"I am buying sweet potatoes right at this very second. How are you?"
"Well, I have exciting news. I was at a meeting down in Texas this past week and they were talking about E. coli being such a problem with feedlots and some packing houses have started spraying down the carcasses and it's really cut down a lot of germs. Guess what they're spraying the meat with?"
"Aww, I was going to surprise you with something you didn't know about vinegar!"
"But I'm such a good guesser!"

The answer is always "vinegar."

Vinegar is so great. That's probably why we're out of it right now.


Cody and I were going to Target yesterday (I had intended to buy vinegar, but forgot) and I thought I saw a coffee table on a curb.

I mentioned this to Cody.

Miraculously, he asked if I wanted to go back and immediately get it.

But of course!

So we turned on a side street.

And drove around forever.

And then we got on the street.

Nope, wrong one.

Then another.

Whoops, not this one.

Then, the right one!

Then I yelled "Ta da!" and Cody was startled.

After Cody felt obligated to ask the people in the house if they had actually set out the coffee table for the trash collectors, and we tried to fit it in the back seat, and then we tried to put it in the trunk, and then we had to fold down the back seat and I had to pull a lot of junk into the floorboard of the car, then we fit the coffee table in the car.

I want to sand it and paint it.

For now, I just have a bud vase of flowers and some coasters on it.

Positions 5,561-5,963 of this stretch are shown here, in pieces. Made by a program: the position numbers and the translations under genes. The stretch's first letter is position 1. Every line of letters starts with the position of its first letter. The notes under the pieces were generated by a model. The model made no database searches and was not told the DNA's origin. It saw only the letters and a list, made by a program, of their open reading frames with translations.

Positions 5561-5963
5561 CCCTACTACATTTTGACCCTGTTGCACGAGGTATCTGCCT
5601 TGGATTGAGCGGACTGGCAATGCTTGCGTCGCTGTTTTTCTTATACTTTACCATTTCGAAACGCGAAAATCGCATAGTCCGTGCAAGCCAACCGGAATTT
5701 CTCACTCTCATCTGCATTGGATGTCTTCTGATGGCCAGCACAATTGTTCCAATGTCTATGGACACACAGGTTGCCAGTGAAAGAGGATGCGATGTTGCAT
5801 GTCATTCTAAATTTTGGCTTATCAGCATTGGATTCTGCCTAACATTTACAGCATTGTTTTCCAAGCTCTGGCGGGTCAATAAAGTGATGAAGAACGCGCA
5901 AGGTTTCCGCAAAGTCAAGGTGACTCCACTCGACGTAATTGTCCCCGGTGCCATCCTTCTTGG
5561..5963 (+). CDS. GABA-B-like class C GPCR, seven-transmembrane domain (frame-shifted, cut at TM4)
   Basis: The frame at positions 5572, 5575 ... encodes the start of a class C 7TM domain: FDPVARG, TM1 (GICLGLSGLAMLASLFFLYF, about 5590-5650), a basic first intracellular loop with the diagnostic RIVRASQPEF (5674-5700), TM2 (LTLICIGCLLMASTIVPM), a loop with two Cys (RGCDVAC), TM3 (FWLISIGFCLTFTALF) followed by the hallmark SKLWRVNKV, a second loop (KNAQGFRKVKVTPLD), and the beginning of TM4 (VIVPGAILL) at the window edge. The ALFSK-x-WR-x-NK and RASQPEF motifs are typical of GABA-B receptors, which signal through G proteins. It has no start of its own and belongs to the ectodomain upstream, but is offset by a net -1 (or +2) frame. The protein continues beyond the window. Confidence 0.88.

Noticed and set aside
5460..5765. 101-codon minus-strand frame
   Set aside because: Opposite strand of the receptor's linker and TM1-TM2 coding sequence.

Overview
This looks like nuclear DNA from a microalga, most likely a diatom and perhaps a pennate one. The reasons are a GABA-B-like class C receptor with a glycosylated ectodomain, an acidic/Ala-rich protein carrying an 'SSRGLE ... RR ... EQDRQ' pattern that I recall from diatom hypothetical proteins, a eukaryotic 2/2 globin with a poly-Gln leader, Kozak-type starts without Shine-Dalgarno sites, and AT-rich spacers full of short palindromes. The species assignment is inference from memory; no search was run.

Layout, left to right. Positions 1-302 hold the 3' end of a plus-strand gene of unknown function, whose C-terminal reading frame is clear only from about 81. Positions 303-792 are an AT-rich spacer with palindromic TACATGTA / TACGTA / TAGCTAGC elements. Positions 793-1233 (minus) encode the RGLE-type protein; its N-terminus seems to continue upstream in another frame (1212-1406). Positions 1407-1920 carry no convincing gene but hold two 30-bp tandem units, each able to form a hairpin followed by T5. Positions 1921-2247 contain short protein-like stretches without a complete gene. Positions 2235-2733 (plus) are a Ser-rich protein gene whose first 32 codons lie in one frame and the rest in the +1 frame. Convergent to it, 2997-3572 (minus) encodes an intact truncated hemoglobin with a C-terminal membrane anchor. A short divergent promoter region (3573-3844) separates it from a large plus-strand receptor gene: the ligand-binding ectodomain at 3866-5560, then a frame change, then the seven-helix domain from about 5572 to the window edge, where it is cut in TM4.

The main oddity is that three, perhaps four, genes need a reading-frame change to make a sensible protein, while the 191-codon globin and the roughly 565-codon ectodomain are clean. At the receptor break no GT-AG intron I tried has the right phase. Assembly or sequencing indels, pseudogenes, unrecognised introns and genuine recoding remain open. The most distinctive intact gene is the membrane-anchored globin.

It's coffee table book time!


Almost immediately after loading the coffee table into the car, I received a picture text of Mom balancing Sara's puppy, Zoe, on top of her dog, Mozart.

It was possibly the greatest five-minute period in my life.


Cody doesn't get excited walking through Home Depot.

I don't understand.

My family doesn't understand.

His mother doesn't understand.

The whole store smells like lumber and possibilities.


I re-did my banner of fall photos in the living room.

I want to string more decorative leaves around the living room, dining room, and front porch, and then leave the house decorated for fall all the way through November.

The newest issue of Martha Stewart Living came in a couple of weeks ago, and there were all of these neat ideas for spray painting dried gourds, and making really easy decorative pumpkins (why does no one make pumpkin pin cushions?! They would be so cute!), and assembling wreaths covered in sweet gum thingies.

This may be the best fall ever.


Speaking of photo banners, this is in my dining room:

I sewed them to ribbon and hanged it next to Cody's signed Bill Mallonee poster.

I'd like to do one for Cody's family.....just as soon as I get some acceptable pictures of everybody.

I'm working on it.

This one won't make the cut, though.

Friday, October 23, 2009

We'll pretend I'm non-conformist

Good morning.

I'm really relieved that it's Friday.

What am I wearing right now?

I'm so glad you asked.

Denim shirt (hush).*

Dark gray pants.

And tan shoes with blue flowers on them that would almost be appropriate if I was wearing brown pants.

Because when I was about to walk out the door this morning, I really thought I was wearing brown pants.

The shoes that would almost work if I was wearing brown pants most definitely do not work with dark gray pants.

It seemed like a good time to bring out this story again.

Happy Friday, friends.

*I actually bought this shirt back in the summer of 2001, just before I went to college. Mom said I had to buy something other than more t-shirts. She even sent Laine with me. I'm not sure what we were thinking. I was 18 and still bought clothes big enough that I could have some extra growing room. Does that not just break your heart? But I did grow. At least a little. But this shirt is still as baggy and frumpy as ever.

But I will say this: kudos to J. C. Penney for their durable casual wear.

Tuesday, October 20, 2009

Dear Ladies,

Dear Ladies and Anyone Else Who May Care to Know This,

He's mine.

All mine.

And he's quite happy about it.

Most of the time.

Girl Who Should Really Put Down the Camera

Monday, October 19, 2009

Indeed it does